Obesity becomes the norm

Many parents and children do not recognise that they are obese, and being overweight is increasingly seen as “the norm”, research showed today.

A study of 300 families found that mothers and fathers were not seeing that their children had a weight problem.

One third of obese girls and half of obese boys were described as “about right” by their parents.

The researchers, from the Peninsula Medical School, Plymouth, and Plymouth Hospitals NHS Trust, found that 40% of parents had no concerns about their obese child’s weight.

Alarming rise in children’s weight

Figures have shown an alarming rise in weight problems among children in recent years, prompting urgent calls from doctors and health campaigners to tackle the problem.

Among those aged two to four, obesity almost doubled between 1989 and 1998, from 5% to 9%, and among those aged six to 15, rates trebled from 5% in 1990 to 16% in 2001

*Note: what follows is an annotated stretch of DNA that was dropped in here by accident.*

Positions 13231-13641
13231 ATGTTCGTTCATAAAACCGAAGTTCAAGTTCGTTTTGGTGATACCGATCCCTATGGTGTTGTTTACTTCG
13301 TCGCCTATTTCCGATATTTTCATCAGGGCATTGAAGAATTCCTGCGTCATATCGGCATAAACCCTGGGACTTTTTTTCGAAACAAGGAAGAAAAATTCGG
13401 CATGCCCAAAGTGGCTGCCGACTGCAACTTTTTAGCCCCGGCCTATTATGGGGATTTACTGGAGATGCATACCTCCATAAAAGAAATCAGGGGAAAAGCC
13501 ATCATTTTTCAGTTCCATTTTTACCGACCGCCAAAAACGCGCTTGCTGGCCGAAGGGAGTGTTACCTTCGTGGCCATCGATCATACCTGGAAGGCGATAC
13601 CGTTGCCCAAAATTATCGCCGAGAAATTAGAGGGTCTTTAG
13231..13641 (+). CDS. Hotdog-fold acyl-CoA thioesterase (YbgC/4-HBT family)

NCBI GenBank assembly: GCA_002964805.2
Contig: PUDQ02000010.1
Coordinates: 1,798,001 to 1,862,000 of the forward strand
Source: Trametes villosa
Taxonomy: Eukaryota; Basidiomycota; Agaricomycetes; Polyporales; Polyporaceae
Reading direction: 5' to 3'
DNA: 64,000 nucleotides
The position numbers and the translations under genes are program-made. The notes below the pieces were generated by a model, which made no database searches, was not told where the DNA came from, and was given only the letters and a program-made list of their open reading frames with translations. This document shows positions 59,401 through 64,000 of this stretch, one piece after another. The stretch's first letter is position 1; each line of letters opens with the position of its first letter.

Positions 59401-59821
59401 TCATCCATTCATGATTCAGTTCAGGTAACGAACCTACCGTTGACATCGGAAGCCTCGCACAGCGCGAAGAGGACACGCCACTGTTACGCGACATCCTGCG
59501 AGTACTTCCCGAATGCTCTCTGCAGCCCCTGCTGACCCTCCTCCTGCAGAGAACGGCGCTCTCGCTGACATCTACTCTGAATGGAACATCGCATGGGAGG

Overall about one in five adults is now classed as being obese.

The latest research, being presented at the Diabetes UK medical conference in Birmingham, found that parents equally could not see their own weight problems.

The Earlybird Diabetes Study found that one third of women and half of men who were either overweight or obese rated themselves as “about right”.

Half of overweight or obese children also underestimated their own body mass index (BMI) - the scale used to measure whether you are the right weight for your height.

Illness risk

Being overweight can lead to illnesses such as diabetes, heart disease and cancer, as well as difficulties in moving about.

Benet Middleton, chief executive of Diabetes UK, said the rapid increase in cases of diabetes in the UK was partly due to weight problems.

“People underestimating their BMI category and beginning to see being overweight as the norm is a very worrying trend.

“Being overweight can lead to numerous health problems, including Type 2 diabetes, and it is essential that people realise if they have a weight problem.

“Obesity is a real problem and it needs to be tackled now.”

Parents were urged to keep an eye on their children’s eating habits and make sure they get enough exercise to prevent them piling on the pounds.

Obesity is measured by calculating your BMI - your weight in kilograms divided by the square of your height in metres.

In Britain, people with a BMI between 25 and 30 are categorised as overweight, and those with an index above 30 are classed as obese.

Provided by ArmMed Media
Revision date: June 11, 2011
Last revised: by Sebastian Scheller, MD, ScD